The Fresh Loaf

News & Information for Amateur Bakers and Artisan Bread Enthusiasts

2 week old starter smells right, but no rise!

FuriousYellow's picture
FuriousYellow

2 week old starter smells right, but no rise!

Hello all, a few years back I had a pretty successful white 100% hydration starter, which I unfortunately lost in a move between cities. I have been baking yeasted bread on a fairly regular basis since then, but recently I decided I wanted to get back on the sourdough path. So I started a new starter using white unbleached, and after a week it started smelling better, but did not get much rise. Now another week later, I am still not getting any rise, but the starter consistency looks perfect, and it smells great, almost exactly what I remember with my old one. I am guessing I am getting the proper bacteria growing in it, but lacking the yeast. I have some whole rye flour on hand, and I am wondering if adding a bit of that in my next feed would maybe help inoculate it with some yeast. Would this be a good idea, or would adding in different flours confuse or possibly kill the culture? Or should I just keep feeding it like normal and hope something happens? TIA!

Lechem's picture
Lechem

The life of your starter till now? Did it ever rise but then go quiet? Have you been feeding it everyday even during this quiet period? If so, what are your feeds like? How much fresh flour to starter ratio? Are you keeping your starter warm?

FuriousYellow's picture
FuriousYellow

Sorry, I should have went into more detail. The first four days it experienced the usual bad bacteria stage where it rose and fell rapidly and had a foul smell. After that, the nasty smell went away and was replaced with a more pleasant fermentation smell, improving every day since. It's hard to describe, almost fresh and sweet yet tangy? It has been fed every day of it's life. Week one was fed at 1-1-1, week 2 I tried decreasing the amount of starter to see if it would make a difference, about 1.5-2-2 ratio. The last day or two i went back to 1-1-1. Thanks for the response!

Lechem's picture
Lechem

Once your starter went quiet after the initial bubbling up. If overfed before the starter has a chance to become acidic and good bacteria/yeasts taken hold then it can slow things down. Try skipping a feed or two (or even three) and see if it picks up. Instead keep it warm and stir. Once it begins to show signs of life then begin feeds again. See what happens.

FuriousYellow's picture
FuriousYellow

Thanks for the advice. I'll give that a shot!

Mini Oven's picture
Mini Oven

brewing at?  Makes a big difference if the starter is below 75°F.  Get it up to temp while you wait.  Taste the starter and tell us if it makes you pucker or is sour. (spit it out afterwards)  

FuriousYellow's picture
FuriousYellow

I just checked with an IR thermometer and the starter itself is sitting at 73.2F currently. There is some mild variation in kitchen temp throughout the day, but nothing extreme. Haha I don't know if I am comfortable tasting it until it's more established, I'm afraid it might turn me off of sourdough if it isn't what I expect! Thanks for your response!

phaz's picture
phaz

R u discarding when feeding? I'd so, don't for a few feedings, and try decreasing hydration.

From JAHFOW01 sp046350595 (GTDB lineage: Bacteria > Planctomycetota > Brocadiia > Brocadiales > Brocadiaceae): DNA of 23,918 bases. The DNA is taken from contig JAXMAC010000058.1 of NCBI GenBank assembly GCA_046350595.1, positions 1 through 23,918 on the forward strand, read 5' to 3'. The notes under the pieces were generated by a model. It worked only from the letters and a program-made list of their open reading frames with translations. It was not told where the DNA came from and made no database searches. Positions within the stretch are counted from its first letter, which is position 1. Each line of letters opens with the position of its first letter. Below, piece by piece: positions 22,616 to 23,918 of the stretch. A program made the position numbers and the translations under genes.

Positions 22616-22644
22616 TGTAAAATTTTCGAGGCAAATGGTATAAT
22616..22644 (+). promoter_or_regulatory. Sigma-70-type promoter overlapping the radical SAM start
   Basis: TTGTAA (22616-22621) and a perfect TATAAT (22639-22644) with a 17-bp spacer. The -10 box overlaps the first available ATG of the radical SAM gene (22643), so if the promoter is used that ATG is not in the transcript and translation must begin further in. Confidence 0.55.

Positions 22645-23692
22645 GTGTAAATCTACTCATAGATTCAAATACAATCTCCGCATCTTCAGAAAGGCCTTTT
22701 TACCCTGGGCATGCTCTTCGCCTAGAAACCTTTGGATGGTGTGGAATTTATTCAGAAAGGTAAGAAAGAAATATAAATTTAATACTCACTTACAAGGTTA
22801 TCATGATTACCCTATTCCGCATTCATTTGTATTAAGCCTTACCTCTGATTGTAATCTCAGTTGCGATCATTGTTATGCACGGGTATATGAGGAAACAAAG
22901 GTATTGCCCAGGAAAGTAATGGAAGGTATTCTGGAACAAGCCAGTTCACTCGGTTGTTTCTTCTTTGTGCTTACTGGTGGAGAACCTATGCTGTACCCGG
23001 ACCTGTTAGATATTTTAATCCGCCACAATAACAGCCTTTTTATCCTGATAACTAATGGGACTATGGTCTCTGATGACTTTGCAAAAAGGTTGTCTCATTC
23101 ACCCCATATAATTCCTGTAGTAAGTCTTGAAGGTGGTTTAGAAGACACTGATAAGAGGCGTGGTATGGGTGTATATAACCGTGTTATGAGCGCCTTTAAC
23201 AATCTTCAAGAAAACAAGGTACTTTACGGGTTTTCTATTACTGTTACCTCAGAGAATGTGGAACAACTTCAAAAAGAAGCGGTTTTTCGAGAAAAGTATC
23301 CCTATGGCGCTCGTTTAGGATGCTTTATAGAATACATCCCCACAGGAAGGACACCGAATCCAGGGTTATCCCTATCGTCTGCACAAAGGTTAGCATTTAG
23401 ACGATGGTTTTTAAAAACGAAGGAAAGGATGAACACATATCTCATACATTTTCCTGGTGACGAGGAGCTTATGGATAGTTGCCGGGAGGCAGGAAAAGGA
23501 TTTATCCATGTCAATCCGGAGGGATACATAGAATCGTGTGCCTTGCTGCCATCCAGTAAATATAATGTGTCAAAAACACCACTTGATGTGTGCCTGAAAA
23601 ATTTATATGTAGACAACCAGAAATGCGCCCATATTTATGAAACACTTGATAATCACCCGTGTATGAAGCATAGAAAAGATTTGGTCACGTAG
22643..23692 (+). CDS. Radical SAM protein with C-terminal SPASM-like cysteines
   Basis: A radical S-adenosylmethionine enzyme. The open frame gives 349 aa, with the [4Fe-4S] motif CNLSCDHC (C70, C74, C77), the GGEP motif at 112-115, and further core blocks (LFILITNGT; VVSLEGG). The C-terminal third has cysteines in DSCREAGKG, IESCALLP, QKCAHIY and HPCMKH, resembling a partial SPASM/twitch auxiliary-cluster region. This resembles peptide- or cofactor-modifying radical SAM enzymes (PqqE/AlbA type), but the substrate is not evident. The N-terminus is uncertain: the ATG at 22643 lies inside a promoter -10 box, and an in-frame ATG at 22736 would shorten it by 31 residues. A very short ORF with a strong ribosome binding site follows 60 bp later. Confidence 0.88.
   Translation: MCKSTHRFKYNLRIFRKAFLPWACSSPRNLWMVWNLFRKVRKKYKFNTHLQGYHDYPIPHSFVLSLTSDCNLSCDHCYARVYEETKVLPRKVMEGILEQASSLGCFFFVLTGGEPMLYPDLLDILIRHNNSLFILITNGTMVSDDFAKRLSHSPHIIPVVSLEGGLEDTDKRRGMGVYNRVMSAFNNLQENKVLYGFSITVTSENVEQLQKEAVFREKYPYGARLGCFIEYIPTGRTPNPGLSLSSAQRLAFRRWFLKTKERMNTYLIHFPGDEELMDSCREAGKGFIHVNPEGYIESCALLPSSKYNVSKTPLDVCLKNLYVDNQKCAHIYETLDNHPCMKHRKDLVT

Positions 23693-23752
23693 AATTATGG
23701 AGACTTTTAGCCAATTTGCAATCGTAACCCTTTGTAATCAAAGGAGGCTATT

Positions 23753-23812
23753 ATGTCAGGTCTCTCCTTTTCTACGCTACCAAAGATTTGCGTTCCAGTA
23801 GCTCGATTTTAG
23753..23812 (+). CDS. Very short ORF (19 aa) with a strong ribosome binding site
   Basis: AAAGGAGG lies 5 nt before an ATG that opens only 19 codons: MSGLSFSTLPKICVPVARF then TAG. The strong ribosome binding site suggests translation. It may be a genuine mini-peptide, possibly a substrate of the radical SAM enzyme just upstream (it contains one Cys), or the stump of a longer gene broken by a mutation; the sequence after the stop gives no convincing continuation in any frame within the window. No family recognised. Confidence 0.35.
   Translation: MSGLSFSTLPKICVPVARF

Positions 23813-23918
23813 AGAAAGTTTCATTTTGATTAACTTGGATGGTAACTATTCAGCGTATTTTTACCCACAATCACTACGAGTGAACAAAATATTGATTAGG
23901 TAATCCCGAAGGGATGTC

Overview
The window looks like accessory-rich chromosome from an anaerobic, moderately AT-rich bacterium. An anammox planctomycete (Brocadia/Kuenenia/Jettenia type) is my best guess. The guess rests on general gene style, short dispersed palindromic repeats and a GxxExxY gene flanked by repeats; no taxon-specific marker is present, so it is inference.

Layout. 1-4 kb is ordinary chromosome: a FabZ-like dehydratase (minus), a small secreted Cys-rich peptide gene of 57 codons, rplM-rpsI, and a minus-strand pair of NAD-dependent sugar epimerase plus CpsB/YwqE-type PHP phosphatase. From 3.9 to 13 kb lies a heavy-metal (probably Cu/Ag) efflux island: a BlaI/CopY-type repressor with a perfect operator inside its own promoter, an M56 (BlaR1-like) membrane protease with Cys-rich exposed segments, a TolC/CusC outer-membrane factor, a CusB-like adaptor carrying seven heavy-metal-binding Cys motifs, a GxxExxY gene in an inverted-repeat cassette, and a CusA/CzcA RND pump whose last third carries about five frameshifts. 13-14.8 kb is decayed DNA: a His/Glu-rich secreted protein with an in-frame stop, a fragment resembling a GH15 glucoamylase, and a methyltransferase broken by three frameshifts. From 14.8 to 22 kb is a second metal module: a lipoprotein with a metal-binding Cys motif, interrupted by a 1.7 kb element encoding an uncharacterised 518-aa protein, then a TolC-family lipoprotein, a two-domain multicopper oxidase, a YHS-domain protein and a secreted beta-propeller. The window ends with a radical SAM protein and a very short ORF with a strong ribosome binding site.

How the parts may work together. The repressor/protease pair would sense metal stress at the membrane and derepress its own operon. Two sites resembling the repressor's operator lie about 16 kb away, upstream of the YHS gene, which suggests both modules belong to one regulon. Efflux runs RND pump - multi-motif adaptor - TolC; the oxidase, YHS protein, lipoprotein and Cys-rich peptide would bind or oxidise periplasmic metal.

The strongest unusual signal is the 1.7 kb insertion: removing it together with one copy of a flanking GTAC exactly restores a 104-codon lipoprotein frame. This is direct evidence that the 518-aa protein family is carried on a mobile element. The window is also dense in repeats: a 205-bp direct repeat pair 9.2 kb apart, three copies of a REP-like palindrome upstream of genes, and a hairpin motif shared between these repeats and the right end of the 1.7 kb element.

Mini Oven's picture
Mini Oven

better to get the yeast numbers boosted with warmer temps (75°F or slightly above) until it is rising predictably and well.  Once yeast is well established, it will manage to rise with the cooler temps albeit slowly.   First get the yeasty beasty party going!  

I should tell you I've started up a dried clump of starter I've had in my fridge since 2014.  Thought I'd give it some water and after it hydrates a little flour (einkorn.)  I think it is a rye starter.  Anyway, it has a high amount of bacteria in the dried part (close to the right pH) and I'm waiting for the yeast to wake up.  24 hrs have gone by and the water has turned brownish.  Waiting and waiting.... it's a patience game.   But mine is 26°C  (a good 78°F)  sitting next to the chimney in the kitchen.  So...  I'll race ya!  :)

Mini Oven's picture
Mini Oven

how ya doing?  I might stir in a tablespoon of plain white wheat flour (no discard) before I go to bed.  Thicken it up a little.

EDIT:  Tasted it and not very sour.  Tastes too much like wet flour.  Will wait until tomorrow to add flour, no flour tonight, too early.

dabrownman's picture
dabrownman

to get it to rise properly.  Keep the temo at 78-80 F will help greatly as well.  Mini is a starter guru for sure and Abe is getting there quickly.

FuriousYellow's picture
FuriousYellow

Thanks for all the responses! So far there has been no rise, but a lot more small bubbles. I was going to add in a bit of flour to decrease the hydration and see how that goes but noticed a little bit of color just on the edge of the cup. It is kind of a pinkish-orange color. The smell of the starter hasn't really changed, just not as potent as before. I snapped a couple pics for you all to see. Should I just scrape that off and add the flour, or am I hitting a dead end with this? BTW its been about 4 days since it was fed last.

Lechem's picture
Lechem

If it was another colour I'd say take off some healthy looking starter and feed that. But pink/orange!? 

Most sensible advice is to start again and use the pineapple juice method this time. 

Thank you for the praise Dabrownman but your advice or Mini's is needed here to confirm if this starter can be saved.

Mini Oven's picture
Mini Oven

unless it was 100% rye which lightens a little and takes on a light pinkish tan hue.  Wheat and pink doesn't sound good.

Does it still look pinkish in a clear glass container, one that is not green glass?  Green can cast complementary colours in the light.  Orange would be the complementary colour.